1840 Monitorial Lesson

Key questions:

How was school in 1840 different to school today?

What was life like for children in 1840?

Why was life different in 1840?

 Curriculum Map KS1 Monitorial  Curriculum Map KS2 Monitorial

Session overview:

Pupils and their accompanying adults will be transported back in time to 1840 in this role-play session that takes place in our 1837 Monitorial Schoolroom and uses a method that would have allowed one teacher to teach 300 pupils using just one book. From the moment the Victorian teacher arrives, pupils and adults assume their roles and must obey the strict discipline standards of school life. Lessons will be conducted with military precision by the teacher assisted by the Monitor of Order and a number of monitors. The school rules will be recited and hands inspected before lessons are conducted in the Monitorial style. Reading lessons will be led by the monitors at their stations at the wall, while writing and arithmetic will be conducted at pupils’ narrow desks. ‘Tickets’ will be awarded for excellent work, while badges of shame will be hung round the necks of pupils who misbehave, are idle or come to school with dirty hands.

Each session finishes with the teacher returning to his or her friendly modern self and pupils will get a chance to ask questions and discuss the session.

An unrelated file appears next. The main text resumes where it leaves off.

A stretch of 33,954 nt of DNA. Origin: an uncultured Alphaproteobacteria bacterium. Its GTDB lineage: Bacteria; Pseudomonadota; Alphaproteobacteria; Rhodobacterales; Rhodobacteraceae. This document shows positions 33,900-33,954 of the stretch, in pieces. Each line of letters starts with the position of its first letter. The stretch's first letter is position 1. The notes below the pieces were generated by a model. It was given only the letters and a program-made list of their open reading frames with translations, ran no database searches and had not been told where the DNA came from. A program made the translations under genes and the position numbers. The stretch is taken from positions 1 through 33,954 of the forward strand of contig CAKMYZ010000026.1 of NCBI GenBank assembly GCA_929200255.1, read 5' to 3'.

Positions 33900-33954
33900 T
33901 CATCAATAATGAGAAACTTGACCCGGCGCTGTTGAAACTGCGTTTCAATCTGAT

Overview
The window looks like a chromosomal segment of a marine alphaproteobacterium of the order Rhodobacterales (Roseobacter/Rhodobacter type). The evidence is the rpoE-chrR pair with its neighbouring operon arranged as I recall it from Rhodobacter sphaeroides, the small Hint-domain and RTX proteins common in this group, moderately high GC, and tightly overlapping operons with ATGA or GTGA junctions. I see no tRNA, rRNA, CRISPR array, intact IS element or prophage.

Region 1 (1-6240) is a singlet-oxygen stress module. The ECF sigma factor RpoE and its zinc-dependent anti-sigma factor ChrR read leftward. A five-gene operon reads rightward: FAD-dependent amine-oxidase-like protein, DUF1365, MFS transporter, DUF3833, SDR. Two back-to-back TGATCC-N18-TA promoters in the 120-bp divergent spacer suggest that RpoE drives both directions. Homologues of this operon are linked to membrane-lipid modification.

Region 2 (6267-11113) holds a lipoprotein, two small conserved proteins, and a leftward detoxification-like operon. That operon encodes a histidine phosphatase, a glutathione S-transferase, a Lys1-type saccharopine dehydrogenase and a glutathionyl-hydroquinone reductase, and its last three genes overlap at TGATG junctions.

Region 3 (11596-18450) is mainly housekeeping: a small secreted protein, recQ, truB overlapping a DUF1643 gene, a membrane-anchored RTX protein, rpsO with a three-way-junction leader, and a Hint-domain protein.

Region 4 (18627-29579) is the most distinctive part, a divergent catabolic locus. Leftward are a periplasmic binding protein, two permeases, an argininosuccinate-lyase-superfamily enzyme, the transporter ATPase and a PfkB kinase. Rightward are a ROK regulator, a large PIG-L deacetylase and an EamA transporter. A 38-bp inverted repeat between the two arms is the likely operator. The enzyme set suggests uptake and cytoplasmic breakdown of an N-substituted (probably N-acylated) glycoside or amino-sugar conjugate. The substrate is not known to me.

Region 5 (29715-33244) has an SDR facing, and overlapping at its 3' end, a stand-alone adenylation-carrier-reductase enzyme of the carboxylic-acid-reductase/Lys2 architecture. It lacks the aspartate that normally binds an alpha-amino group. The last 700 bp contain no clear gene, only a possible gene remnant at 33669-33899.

Additional information:

Costume will be provided for pupils (pinafores for girls, collars and waistcoats for boys), but you are welcome to come in your own costume.

To get the most out of this session we advise you to discuss what might happen in the lesson with your class before the visit. Please remind them that it is only role play and that, although our teachers are strict, none of them are nasty. To get the most out of the session they should take it seriously.

The Monitorial system relied upon monitors assisting the schoolmaster. For Year 5&6 pupils we request that you select one monitor for every 10 (or part thereof) pupils that you are bringing. They will be told everything that they need to do on the day but should be able to listen to and follow instructions well and have the confidence to lead a small group of their peers in simple reading activities. For Years 1–3 the monitors will be taken from visiting adults. If you are a Year 4 teacher we will leave it to your discretion, you know your class best.

Session links:

To enhance what pupils have learned during the Monitorial lesson, consider adding one of these sessions to your visit.

1880 Gallery lesson – find out more about how schooling changed over time by comparing this experience to an 1880 Gallery lesson. Your pupils will be able to identify what changes took place once a bit more money and equipment was available for schooling, but they might be disappointed to discover that there were more punishments and fewer rewards.

Toys, Play and Design – “all work and no play makes Jack a dull boy?” Find out what toys Victorian children played with, what they were made from and how they worked as well as what the toys tell us about the everyday life of children from different classes.

People and Places – find out more about the types of people involved with the school and what their lives were like by taking part in this hands-on investigative session that includes a visit to the Headmaster’s house, which was built in 1857 and is furnished to reflect circa 1880.